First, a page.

Whatever your style of travel, finding accommodation that gives back to the community in Laos is easier than you think. For a luxurious treat in Luang Prabang, stay in the former royal residence of Victoria Xiengthong Palace. It features an open air cinema screening old Laotian films, traditionally inspired spa-treatments on hand and bamboo bicycles for free! For the adventurous, Tree Top Explorer Eco Lodge offers a once-in-a-lifetime experience to sleep in the rainforest canopy of Dong Hua Sao National Park. Made from materials sourced in the forest, it is powered by a hydro turbine at a nearby waterfall, even your meals are locally sourced. Not only do you get to trek in the jungle and sleep in the trees, you’re main way to get around is soaring through the air like a gibbon on a zip line! Homestays in remote areas are also a great option for responsible travellers.
Our favourite piece of responsible travel advice is to go off the beaten track. With many remote and rural corners, Laos is perfect to explore beyond the highlights. The further you go, the more you can discover of its natural beauty while impacting communities for the better. With resource development being one of the main incentives of Laos’ economy, every kip spent on the traveller’s journey encourages sustainable tourism. Visiting remote minority communities in their natural splendour offers alternative employment opportunities to individuals without many options. However, these incentives need to be responsible for locals and travellers alike. One example of this effort is Vang Vieng, which has transformed from a backpacker party destination to a serene riverside paradise suiting both travellers and the local economy.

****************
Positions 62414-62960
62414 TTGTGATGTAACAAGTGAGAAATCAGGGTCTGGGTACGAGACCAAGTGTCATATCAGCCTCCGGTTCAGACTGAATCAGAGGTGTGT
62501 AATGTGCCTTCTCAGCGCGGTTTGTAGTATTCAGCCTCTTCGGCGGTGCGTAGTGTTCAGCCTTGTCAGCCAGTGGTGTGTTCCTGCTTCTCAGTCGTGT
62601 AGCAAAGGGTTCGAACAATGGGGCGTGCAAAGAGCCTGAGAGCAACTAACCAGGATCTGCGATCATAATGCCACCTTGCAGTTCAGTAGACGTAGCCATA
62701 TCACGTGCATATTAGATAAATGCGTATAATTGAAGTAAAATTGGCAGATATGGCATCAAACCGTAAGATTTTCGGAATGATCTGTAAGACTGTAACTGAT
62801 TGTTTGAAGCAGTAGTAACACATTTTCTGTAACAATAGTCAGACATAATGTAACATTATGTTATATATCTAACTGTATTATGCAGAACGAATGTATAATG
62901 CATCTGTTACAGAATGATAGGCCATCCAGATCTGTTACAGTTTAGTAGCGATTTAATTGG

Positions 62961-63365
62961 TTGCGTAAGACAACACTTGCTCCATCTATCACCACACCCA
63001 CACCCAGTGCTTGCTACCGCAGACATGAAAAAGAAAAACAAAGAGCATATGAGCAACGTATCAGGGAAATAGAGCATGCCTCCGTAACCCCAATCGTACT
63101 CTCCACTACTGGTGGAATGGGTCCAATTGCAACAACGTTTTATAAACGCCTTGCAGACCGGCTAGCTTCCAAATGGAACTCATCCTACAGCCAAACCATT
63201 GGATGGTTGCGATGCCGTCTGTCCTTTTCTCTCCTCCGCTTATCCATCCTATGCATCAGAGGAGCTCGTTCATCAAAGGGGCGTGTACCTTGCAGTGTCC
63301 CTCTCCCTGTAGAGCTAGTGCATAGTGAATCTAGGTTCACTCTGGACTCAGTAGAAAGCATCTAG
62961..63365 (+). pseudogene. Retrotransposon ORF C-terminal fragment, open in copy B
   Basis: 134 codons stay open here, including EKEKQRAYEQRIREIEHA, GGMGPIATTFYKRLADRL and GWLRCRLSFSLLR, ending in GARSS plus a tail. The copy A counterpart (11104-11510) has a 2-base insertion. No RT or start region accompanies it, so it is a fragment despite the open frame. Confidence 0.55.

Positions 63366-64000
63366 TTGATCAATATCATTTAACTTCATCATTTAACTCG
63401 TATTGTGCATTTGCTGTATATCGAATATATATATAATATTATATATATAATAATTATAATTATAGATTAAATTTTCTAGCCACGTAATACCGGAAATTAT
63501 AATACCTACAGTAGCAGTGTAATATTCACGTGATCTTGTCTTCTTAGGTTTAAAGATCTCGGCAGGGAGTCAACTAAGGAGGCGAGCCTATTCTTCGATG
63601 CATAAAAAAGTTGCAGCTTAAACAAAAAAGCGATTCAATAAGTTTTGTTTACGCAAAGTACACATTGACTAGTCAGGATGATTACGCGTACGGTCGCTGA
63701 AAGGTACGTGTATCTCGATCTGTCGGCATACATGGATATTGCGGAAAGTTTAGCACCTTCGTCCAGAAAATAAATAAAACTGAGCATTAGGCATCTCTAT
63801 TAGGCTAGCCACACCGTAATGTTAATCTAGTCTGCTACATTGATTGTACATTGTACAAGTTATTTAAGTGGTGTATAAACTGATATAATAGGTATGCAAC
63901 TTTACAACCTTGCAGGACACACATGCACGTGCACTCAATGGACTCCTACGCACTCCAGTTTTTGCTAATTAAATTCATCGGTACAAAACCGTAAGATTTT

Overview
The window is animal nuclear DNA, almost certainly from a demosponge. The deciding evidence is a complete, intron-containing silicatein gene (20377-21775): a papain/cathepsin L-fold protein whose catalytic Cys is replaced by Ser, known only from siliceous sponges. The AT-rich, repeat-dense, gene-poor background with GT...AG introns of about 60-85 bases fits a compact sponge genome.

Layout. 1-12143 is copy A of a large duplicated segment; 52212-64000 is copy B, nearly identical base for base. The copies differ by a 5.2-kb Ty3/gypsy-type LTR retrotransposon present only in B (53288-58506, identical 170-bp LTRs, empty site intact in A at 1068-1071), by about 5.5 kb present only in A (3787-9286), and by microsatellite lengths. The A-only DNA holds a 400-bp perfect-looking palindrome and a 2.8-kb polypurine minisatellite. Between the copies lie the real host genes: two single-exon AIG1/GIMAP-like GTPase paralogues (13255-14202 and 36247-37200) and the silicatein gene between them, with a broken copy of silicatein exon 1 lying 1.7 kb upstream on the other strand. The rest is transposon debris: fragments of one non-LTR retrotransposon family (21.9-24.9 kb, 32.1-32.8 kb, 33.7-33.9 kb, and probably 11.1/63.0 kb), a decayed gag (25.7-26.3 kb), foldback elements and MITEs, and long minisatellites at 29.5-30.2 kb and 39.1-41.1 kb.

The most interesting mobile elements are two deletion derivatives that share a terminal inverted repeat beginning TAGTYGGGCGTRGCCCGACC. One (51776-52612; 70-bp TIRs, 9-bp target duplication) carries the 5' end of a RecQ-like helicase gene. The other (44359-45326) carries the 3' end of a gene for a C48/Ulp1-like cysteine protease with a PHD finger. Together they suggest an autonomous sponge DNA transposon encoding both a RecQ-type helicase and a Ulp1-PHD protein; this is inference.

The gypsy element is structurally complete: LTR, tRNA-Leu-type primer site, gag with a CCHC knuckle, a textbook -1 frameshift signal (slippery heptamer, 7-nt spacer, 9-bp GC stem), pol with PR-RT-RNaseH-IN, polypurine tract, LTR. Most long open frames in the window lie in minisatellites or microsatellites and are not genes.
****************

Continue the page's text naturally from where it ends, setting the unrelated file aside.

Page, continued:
Laos is home to verdant rainforests, towering karsts, roaming hills and peaceful rivers. Offering a variety of natural wonders, it’s home to some of the most diverse wildlife of the region. There are still risks posed in resource development and illegal wildlife trade for animal by-products, however most travellers will not support this accidentally. One nickname for Laos is the Kingdom of a Million Elephants, and while that number has decreased, there are still quite a few roaming the jungle. As a visitor we encourage you to interact with them in a responsible way, meaning not riding the elephants and connecting with them in a positive environment. You can read more about this here, and find out moreabout our policy to sustainably support and audit elephant camps to improve the industry standard in Laos and our other destinations.
In order to directly contribute to responsible development and sustainable tourism on your adventure in Laos, be sure to visit some of the following social enterprises. Make sure you add these in your to do list for responsible travel in Laos:
As with all our destinations across Asia, we also encourage you to: